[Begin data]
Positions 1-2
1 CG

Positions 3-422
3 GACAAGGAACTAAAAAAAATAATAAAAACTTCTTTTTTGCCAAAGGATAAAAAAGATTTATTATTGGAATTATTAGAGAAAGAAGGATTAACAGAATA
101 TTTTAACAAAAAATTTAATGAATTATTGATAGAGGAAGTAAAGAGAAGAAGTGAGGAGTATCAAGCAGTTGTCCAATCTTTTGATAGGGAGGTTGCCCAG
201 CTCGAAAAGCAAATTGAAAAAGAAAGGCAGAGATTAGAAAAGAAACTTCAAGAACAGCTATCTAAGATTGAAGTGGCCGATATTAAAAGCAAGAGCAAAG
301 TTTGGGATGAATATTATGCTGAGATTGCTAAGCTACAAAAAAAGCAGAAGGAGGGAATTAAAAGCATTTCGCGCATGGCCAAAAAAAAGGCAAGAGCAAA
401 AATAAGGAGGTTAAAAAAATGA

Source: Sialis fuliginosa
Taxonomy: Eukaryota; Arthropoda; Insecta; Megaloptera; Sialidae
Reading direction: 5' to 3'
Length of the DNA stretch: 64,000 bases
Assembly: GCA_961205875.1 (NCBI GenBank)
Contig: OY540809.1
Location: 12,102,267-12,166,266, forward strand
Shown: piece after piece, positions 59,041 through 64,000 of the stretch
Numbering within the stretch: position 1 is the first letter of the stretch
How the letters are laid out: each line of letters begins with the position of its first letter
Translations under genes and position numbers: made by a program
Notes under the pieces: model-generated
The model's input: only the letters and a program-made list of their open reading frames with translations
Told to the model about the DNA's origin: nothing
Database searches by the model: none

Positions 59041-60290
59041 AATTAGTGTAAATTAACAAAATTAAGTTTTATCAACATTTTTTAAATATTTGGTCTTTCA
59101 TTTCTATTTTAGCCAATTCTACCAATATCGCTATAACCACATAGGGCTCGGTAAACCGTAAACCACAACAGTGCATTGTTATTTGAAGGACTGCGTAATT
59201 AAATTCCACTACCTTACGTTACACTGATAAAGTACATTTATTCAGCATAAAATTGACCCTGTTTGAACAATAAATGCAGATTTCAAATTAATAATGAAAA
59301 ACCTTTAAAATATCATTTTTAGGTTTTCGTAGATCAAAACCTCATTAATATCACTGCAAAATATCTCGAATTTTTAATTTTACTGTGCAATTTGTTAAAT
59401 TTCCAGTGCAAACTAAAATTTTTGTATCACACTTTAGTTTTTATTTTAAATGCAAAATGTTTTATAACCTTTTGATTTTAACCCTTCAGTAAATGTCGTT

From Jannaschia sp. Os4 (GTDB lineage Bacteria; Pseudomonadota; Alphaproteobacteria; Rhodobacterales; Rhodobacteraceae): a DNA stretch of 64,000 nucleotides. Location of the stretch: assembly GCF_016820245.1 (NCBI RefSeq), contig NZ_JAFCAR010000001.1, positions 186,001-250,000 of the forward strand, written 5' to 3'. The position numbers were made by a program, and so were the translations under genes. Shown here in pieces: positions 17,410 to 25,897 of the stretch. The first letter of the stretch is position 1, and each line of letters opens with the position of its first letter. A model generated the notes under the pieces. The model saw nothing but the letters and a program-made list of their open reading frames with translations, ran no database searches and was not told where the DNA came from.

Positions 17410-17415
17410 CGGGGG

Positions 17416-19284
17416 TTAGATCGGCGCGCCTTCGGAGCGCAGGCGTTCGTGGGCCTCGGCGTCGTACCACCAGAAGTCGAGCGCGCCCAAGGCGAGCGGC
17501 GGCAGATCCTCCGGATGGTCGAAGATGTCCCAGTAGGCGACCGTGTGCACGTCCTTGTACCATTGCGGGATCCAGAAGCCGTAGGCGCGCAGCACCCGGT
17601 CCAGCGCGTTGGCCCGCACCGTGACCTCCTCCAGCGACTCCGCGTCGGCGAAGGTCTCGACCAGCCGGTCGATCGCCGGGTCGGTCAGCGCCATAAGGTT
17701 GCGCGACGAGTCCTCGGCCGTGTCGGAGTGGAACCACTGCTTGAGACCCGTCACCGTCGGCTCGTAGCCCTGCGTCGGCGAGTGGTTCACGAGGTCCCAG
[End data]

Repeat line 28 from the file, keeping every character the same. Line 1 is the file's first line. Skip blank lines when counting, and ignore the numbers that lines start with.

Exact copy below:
59301 ACCTTTAAAATATCATTTTTAGGTTTTCGTAGATCAAAACCTCATTAATATCACTGCAAAATATCTCGAATTTTTAATTTTACTGTGCAATTTGTTAAAT